5 Tips for Choosing a Book Title or Blog Name

So you’ve got a blog or book idea in mind—but you’re not sure what to call it. Does it matter? How much does the title affect your ability to capture readers?

Uh… tons.

A solid title piques the reader’s interest and entices her to take a closer look. It also suggests the type of content the reader will find inside. Is it funny, serious, educational, inspirational? Think of your title as a promise you’re making to your readers—to unwrap a particular message page by page or post by post, leading to a clear conclusion or benefit.

Here are five tips for choosing the right title for your book or blog site.

  • Keep it short—ideally, three words or less. Shorter titles make a stronger impact and they provide more flexibility for cover or logo design. There are exceptions to this general rule, but in most cases, short is a smart approach. Save your wordiness for the subtitle, which we’ll get to in a minute.

  • Make it memorable. How punchy is your title? Is it easy to remember? Does it roll off the tongue, or does it trip people up? Are the words of your title easy to spell? {One exception is a blog titled after the author’s name. Believe me, few people on the planet know how to spell “Kopitzke” except for my children and my in-laws, but if you’re establishing yourself as an author or speaker, it is wise to title your blog/brand according to your first and last name.}

  • Expound with the subtitle. Since your title should be short and memorable, use the subtitle to explain in plainer terms what your book or blog is all about. {In the blogging world we call this a tagline.} The subtitle can be longer, but not excessive. It essentially tells the reader what he or she will find within your book, what problem it solves or benefit it offers.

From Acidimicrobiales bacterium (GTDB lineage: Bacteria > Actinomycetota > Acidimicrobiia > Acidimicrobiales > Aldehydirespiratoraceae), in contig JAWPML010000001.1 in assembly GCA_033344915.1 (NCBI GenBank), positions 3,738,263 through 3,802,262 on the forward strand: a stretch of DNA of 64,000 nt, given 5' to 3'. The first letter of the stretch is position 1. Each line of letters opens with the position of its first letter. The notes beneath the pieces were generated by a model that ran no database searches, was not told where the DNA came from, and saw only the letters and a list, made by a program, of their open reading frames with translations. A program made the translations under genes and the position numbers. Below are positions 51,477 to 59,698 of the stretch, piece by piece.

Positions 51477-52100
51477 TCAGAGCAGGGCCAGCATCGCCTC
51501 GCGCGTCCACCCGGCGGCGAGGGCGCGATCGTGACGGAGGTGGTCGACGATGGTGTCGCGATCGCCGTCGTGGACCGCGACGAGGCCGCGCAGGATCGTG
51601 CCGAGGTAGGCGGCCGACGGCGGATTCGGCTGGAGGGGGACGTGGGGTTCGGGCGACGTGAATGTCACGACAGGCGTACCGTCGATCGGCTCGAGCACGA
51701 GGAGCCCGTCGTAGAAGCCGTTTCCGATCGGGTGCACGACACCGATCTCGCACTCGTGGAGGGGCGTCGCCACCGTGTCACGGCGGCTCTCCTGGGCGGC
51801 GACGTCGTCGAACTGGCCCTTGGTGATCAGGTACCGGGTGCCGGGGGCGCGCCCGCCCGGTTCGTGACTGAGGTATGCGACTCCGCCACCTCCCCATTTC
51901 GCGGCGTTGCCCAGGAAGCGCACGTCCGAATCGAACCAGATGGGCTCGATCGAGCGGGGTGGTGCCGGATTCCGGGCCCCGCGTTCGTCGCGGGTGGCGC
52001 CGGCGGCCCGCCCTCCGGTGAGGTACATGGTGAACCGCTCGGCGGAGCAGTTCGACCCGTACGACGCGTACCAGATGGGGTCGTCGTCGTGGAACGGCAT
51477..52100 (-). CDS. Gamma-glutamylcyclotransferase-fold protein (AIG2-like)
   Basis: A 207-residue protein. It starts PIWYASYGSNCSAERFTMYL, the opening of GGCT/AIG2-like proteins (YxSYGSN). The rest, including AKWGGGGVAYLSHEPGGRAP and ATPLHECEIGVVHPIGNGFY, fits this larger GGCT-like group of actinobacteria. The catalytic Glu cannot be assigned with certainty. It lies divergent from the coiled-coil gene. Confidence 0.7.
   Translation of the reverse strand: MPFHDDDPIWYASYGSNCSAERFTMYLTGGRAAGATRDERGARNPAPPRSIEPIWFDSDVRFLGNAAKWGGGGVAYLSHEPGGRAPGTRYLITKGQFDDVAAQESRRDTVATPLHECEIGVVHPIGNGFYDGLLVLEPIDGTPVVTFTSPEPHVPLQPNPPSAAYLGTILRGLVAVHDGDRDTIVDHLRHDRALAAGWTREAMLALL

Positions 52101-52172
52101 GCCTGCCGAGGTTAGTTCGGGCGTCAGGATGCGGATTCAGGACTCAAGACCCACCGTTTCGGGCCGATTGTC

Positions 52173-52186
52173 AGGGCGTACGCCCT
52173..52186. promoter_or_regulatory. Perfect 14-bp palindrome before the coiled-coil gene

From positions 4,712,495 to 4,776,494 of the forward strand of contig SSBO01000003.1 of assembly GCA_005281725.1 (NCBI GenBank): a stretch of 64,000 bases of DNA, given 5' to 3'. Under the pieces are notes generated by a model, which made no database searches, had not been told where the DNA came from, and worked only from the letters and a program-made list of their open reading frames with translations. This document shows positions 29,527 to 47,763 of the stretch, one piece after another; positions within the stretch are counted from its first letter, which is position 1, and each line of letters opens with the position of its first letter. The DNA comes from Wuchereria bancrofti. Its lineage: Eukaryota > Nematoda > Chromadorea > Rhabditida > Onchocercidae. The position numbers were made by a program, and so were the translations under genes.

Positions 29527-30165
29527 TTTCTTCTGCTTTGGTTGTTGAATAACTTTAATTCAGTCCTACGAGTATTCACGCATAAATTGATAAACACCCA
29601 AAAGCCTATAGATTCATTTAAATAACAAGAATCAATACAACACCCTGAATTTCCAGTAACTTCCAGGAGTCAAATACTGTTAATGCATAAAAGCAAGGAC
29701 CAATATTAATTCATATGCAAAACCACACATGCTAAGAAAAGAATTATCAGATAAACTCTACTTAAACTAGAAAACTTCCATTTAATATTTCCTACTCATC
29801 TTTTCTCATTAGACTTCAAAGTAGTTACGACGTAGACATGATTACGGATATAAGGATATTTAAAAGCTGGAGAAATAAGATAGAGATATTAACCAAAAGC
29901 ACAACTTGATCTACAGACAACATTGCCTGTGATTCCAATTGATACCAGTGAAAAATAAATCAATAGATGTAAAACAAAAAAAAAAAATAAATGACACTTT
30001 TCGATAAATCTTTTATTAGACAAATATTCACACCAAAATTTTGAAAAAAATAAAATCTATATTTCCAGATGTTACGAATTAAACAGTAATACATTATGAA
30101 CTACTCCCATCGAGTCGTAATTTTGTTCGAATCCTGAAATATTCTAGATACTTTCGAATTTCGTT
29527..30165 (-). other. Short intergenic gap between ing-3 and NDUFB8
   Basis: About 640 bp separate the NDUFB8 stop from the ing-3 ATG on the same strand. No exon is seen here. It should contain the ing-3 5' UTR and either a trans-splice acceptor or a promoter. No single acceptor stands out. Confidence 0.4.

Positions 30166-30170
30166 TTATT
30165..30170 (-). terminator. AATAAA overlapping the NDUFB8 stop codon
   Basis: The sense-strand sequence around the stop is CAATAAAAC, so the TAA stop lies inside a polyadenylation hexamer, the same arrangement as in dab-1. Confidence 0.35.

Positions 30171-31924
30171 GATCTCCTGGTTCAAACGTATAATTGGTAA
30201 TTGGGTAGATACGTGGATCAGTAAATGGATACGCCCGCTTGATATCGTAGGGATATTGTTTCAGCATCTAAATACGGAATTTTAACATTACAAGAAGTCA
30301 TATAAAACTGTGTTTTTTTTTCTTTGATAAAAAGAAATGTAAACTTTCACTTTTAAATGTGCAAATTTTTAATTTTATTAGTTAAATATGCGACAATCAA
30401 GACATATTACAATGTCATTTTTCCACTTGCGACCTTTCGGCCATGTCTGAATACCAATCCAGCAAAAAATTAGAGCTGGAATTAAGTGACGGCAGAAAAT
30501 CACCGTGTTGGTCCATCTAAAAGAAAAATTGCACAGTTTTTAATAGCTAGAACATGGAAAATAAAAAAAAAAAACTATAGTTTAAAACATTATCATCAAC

• Be unique. And by “unique” I don’t mean unicorn artsy, necessarily—you just need to avoid duplicating a title that’s already popular. So do some research. Conduct a Google and/or Amazon search for your title. If you discover it’s already being used by somebody else, assess whether the “somebody else” is a big player or small enough not to compete or confuse your readers. But PLEASE do yourself a favor and make sure your title is not trademarked. My second book, Generous Love, was nearly printed before my publisher discovered someone held a trademark on the title (originally Love Forward)—and we had to halt everything and change it. It still pains me to think about it.

  • Own the URL. If at all possible, choose a title that has an available .com URL—then buy it. This is especially critical for a new blog. Readers of My Beautiful Blog will expect to find you at MyBeautifulBlog.com, or at the very least they’ll search for the name of your blog. If your site doesn’t show up in a keyword search because you chose to go with a URL that doesn’t match your blog name, you’ll seriously limit your potential. For books, if the title is not available as a .com, try TitleBook.com (such as GenerousLoveBook.com) as a safe second choice.

The right title can appeal to the right readers for the right reasons. So what titles do you have in mind? Shoot me a message and let’s chat about it. Your title is a critical part of the writing process!

Write on, Becky


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